By the end of this month, the Connecticut Chief Medical Examiner’s Office expects that the number of accidental drug-induced intoxication deaths to rise by 22 percent from last year’s rate.
The number of deaths due to accidental drug overdose is expected to rise from 558 deaths last year to 679 by the end of this year, and the number of accidental heroin-related deaths is expected to increase from 325 last year to a projected 387. Between January and September this year, there were 290 heroin-related deaths in Connecticut, and deaths related to other pharmaceutical opioids are also on the rise. The state expects a 95 percent increase in accidental fentanyl-related deaths by the end of the year. The chief medical examiner and professors at the School of Public Health agree that the increase in heroin-related deaths in Connecticut is noteworthy. But different approaches to data collection raise questions about which substances pose the largest problem for Connecticut.
Connecticut’s Chief Medical Examiner James Gill said in the past few years heroin, not other pharmaceutical opioids such as oxycodone, has been the largest problem in the state. But Lauretta Grau — a clinical psychologist at the Yale School of Public Health who collected data on the subject — said the increase in heroin- and morphine-related deaths, as well as pharmaceutical opioid deaths, increased significantly between 2009 and 2014, indicating that drug-abuse problems extend beyond just heroin. And Yale pharmacology professor Robert Heimer GRD ’88 said though he would not describe the increasing number of drug-related deaths as an epidemic, there is a major problem with substance abuse in the United States, and opioids are just the most obvious example of an increase in self-medication in a substantial portion of the country.
“Don’t blame it all on heroin. Heroin is cheaper, but let’s not demonize just heroin, it’s a problem across the board. There’s more deaths that are involving pharmaceutical opioids and heroin,” Grau said. “I don’t think that going in and limiting the number of pharmaceutical opioids is the answer either. It’s complicated.”
Grau said different methodological approaches were applied to draw conclusions about whether opioids other than heroin are rising at a statistically significant rate. For example, Grau included both accidental deaths and deaths of undetermined causes in her data, whereas the Chief Medical Examiner’s Office only used information regarding accidental intoxication deaths.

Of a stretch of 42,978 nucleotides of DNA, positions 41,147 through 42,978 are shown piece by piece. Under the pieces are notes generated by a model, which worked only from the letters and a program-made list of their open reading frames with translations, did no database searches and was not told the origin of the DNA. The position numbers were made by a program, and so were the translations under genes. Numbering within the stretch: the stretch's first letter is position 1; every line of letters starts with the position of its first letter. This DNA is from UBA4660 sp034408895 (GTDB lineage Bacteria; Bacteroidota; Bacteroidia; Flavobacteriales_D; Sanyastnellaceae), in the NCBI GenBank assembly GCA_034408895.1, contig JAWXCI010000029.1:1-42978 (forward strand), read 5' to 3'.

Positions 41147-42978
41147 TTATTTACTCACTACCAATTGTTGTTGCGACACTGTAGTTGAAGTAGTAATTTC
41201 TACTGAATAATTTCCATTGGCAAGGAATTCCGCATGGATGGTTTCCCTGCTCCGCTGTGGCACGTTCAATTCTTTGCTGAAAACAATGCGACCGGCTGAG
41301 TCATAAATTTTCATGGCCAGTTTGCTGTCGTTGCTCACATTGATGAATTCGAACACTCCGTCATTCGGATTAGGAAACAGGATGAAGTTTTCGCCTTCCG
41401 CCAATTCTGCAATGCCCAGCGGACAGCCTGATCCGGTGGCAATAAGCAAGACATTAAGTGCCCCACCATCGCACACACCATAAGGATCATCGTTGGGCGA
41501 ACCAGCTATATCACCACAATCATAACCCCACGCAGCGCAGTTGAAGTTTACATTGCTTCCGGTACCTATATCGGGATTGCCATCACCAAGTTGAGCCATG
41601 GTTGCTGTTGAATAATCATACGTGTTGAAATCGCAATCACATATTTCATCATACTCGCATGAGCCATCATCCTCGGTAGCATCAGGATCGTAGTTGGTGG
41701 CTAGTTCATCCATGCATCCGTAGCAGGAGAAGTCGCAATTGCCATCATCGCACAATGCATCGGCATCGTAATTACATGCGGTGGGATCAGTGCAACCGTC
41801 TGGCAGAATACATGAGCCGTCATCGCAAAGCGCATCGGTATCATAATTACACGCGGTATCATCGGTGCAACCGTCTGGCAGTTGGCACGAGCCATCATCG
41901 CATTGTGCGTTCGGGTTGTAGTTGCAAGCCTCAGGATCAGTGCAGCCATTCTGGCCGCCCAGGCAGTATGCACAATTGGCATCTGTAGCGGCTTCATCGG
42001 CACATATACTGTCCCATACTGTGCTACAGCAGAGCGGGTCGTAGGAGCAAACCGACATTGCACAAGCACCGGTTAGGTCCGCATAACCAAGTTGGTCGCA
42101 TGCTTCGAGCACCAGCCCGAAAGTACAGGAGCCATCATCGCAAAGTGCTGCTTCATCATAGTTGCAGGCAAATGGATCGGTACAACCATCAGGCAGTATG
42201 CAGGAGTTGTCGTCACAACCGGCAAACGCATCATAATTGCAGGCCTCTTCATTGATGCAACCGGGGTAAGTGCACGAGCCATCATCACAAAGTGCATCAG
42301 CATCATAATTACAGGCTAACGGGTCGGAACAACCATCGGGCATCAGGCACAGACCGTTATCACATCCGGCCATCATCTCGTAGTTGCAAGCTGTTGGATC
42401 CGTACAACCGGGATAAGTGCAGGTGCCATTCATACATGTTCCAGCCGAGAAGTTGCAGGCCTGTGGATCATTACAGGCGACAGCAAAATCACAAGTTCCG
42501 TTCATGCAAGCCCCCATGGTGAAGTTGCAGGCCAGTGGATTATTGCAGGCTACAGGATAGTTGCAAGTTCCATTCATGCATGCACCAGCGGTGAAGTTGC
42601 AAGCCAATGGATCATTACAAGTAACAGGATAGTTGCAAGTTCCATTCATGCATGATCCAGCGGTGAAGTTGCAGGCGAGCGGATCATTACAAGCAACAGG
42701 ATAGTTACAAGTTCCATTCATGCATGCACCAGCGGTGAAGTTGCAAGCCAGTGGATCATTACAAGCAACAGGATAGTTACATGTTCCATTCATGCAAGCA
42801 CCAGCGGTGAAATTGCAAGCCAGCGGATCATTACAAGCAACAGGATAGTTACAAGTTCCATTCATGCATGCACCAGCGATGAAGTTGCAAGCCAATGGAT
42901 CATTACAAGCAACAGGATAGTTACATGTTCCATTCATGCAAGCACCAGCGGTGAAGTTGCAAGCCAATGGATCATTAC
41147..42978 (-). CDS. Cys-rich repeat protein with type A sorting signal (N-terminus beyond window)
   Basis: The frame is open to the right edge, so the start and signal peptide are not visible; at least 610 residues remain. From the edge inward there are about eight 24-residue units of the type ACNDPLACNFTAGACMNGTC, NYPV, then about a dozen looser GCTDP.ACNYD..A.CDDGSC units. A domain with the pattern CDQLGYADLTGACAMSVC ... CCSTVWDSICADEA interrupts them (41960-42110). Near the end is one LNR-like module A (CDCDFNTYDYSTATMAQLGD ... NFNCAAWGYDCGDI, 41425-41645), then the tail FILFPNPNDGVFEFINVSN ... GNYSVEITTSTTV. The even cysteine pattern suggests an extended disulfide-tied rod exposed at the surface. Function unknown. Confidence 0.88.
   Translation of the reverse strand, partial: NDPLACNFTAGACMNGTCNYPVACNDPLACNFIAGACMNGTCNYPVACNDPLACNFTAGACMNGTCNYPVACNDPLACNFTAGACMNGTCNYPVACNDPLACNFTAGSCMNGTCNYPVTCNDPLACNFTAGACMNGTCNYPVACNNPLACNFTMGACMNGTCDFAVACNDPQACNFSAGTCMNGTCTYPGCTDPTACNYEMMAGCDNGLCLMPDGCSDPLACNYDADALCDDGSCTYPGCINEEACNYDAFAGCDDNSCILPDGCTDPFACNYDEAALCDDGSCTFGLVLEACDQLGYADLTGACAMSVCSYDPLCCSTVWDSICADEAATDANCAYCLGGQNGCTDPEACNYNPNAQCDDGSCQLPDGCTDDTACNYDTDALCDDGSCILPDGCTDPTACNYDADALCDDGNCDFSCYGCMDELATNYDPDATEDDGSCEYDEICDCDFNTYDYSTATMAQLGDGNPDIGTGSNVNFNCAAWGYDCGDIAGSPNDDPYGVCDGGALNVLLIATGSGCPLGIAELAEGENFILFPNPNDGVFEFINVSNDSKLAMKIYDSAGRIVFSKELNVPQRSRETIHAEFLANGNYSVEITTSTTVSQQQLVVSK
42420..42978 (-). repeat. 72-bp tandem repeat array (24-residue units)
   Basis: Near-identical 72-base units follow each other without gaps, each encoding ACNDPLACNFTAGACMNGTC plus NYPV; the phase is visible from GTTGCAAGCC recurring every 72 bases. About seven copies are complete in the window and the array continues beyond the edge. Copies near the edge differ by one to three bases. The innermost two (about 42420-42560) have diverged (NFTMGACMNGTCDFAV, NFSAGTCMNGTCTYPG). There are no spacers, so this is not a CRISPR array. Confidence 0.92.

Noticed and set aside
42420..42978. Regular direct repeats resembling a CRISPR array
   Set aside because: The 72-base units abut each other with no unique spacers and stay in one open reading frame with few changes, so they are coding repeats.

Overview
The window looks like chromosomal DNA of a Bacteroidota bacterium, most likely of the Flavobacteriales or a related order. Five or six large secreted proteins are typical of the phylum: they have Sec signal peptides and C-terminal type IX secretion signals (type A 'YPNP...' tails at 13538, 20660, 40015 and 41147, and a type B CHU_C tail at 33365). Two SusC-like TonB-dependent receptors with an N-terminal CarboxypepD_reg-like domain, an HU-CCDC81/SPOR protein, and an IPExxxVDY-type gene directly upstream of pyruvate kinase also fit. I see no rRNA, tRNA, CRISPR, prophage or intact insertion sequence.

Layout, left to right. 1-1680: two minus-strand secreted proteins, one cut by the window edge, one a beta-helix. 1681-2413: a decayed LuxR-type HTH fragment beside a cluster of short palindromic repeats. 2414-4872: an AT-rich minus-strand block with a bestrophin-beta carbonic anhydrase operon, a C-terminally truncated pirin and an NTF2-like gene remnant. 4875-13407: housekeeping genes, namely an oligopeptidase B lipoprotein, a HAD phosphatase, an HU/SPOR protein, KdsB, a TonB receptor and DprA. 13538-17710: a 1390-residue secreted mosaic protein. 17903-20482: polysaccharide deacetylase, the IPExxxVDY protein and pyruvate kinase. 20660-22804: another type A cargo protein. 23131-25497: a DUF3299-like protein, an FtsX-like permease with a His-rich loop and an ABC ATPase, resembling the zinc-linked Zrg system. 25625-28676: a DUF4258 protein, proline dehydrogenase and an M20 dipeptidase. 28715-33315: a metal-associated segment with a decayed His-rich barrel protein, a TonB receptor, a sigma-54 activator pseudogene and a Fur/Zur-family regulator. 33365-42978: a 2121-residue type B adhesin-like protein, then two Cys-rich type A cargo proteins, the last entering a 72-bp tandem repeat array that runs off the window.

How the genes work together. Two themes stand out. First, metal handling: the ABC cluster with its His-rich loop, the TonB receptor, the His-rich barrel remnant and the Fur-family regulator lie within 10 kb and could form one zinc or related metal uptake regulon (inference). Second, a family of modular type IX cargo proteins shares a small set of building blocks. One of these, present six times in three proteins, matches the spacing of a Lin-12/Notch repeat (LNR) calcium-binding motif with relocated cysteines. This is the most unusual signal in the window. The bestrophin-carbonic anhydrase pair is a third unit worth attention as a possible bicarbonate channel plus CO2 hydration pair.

The drug-related death that has seen the greatest expected percentage increase since last year is combined use of fentanyl and heroin. Fentanyl is a narcotic pain reliever that can be administered transdermally through a patch or an injection, orally or nasally.
Last year, toxicology reports detected heroin and fentanyl together in 37 deaths. By September of this year there were already 69 accidental fentanyl and heroin related deaths, and the Chief Medical Examiner’s Office predicts that the number will rise to 92 by the end of the year. These numbers are included in the count of both heroin-related deaths and fentanyl-related deaths.
Fentanyl-related deaths generally are expected to increase from 75 last year to 146 by the end of the year, according to data from the Chief Medical Examiner’s Office. Between January and September this year there were 110 fentanyl-related deaths.
“The fentanyl that we are seeing is from illicit fentanyl made in clandestine labs. It is sometimes mixed with heroin but it also can be purchased separately,” Gill said. “As there is no FDA on the street, people addicted to drugs have no guarantees about the dose, quality or composition of drugs that are bought on the street.”
Heimer explained that sometimes heroin and fentanyl are cut together to increase the rush that the user experiences. He said longtime heroin users often complain that the quality of their heroin is decreasing, when in reality this perception is due to decreased sensitivity to the substance.
Including heroin, the reach of illicit drugs is spreading.
“[Illegal opioids are] in all but 17 of the 169 towns in Connecticut. Between 2009 and 2014 all but 17 have experienced at least one overdose of an illegal opioid,” Grau said. “It’s spreading. There are very few communities aren’t affected by it.”
Heimer said interpreting numbers around illegal opioid-related deaths has to be done very carefully because many factors could contribute to the increase. He explained that one potential contributor to the spread of drug use is the sale of prescription medication to suburbanites by people who then buy heroin at a lower price.
“It’s a self-arranged substitution therapy,” Heimer said.
Heimer said another contributing factor is the increased availability of opioids. He said doctors feel compelled to help patients with symptoms of chronic pain. Because medication is cheaper than physical therapy, doctors have begun to rely more heavily on prescription drugs.
All three medical experts agreed that increasing understanding of drug addiction as a disease and destigmatizing it is paramount to countering these increases.
“Just like any disease, it affects all social strata and areas of our state. It took decades for medicine and society to recognize that chronic alcoholism is a disease. So is drug abuse,” Gill said in an email to the News.
Grau said there needs to be a more coordinated and concerted effort to not just address substance-abuse problems, but also to acknowledge that often those suffering from substance-abuse addiction are also struggle with housing, insurance and other issues that extend beyond simply obtaining treatment.
The data from the Connecticut Chief Medical Examiner’s Office was updated Nov. 17.